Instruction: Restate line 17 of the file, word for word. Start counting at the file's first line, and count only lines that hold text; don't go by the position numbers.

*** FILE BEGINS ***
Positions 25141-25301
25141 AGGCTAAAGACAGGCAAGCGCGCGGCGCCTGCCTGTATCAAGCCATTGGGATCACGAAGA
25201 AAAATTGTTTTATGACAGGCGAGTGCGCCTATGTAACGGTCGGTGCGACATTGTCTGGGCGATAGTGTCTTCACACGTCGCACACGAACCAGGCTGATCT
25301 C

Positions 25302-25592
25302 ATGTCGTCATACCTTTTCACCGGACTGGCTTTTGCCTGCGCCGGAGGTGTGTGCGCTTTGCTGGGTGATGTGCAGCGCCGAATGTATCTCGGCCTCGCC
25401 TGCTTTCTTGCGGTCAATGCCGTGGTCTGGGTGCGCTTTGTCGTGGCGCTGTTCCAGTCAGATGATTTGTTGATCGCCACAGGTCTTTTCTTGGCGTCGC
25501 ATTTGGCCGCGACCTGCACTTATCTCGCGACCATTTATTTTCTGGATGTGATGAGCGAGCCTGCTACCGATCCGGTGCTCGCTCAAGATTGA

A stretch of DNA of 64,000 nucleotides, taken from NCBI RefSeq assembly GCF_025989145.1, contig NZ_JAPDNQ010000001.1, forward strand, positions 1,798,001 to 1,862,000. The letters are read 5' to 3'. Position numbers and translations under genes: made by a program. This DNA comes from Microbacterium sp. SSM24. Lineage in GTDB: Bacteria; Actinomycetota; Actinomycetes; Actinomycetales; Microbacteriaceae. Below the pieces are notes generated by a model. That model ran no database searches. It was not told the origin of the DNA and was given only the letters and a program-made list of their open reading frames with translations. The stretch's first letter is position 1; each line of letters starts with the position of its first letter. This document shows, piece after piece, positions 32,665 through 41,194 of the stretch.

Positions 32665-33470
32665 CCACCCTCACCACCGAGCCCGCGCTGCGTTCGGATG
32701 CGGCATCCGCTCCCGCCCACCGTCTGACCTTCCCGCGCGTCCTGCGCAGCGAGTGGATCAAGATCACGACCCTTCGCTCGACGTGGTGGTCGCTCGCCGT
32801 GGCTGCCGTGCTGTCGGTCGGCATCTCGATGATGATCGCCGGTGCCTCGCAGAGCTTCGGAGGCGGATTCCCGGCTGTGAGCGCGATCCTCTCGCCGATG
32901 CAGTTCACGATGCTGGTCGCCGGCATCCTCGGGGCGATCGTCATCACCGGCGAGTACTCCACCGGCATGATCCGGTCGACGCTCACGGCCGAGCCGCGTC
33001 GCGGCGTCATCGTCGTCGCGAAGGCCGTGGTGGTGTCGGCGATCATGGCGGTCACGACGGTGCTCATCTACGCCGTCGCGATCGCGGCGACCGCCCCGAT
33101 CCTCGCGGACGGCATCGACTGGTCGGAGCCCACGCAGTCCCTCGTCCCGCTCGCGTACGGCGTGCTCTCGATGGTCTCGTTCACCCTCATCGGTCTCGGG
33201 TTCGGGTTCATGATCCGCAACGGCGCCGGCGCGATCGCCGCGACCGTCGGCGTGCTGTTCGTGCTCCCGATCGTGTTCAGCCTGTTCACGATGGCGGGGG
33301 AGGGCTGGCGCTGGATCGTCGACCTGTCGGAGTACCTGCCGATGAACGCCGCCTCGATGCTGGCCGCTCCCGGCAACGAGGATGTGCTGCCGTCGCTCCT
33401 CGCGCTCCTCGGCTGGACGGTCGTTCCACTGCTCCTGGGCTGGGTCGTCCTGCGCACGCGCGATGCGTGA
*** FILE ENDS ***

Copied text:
33201 TTCGGGTTCATGATCCGCAACGGCGCCGGCGCGATCGCCGCGACCGTCGGCGTGCTGTTCGTGCTCCCGATCGTGTTCAGCCTGTTCACGATGGCGGGGG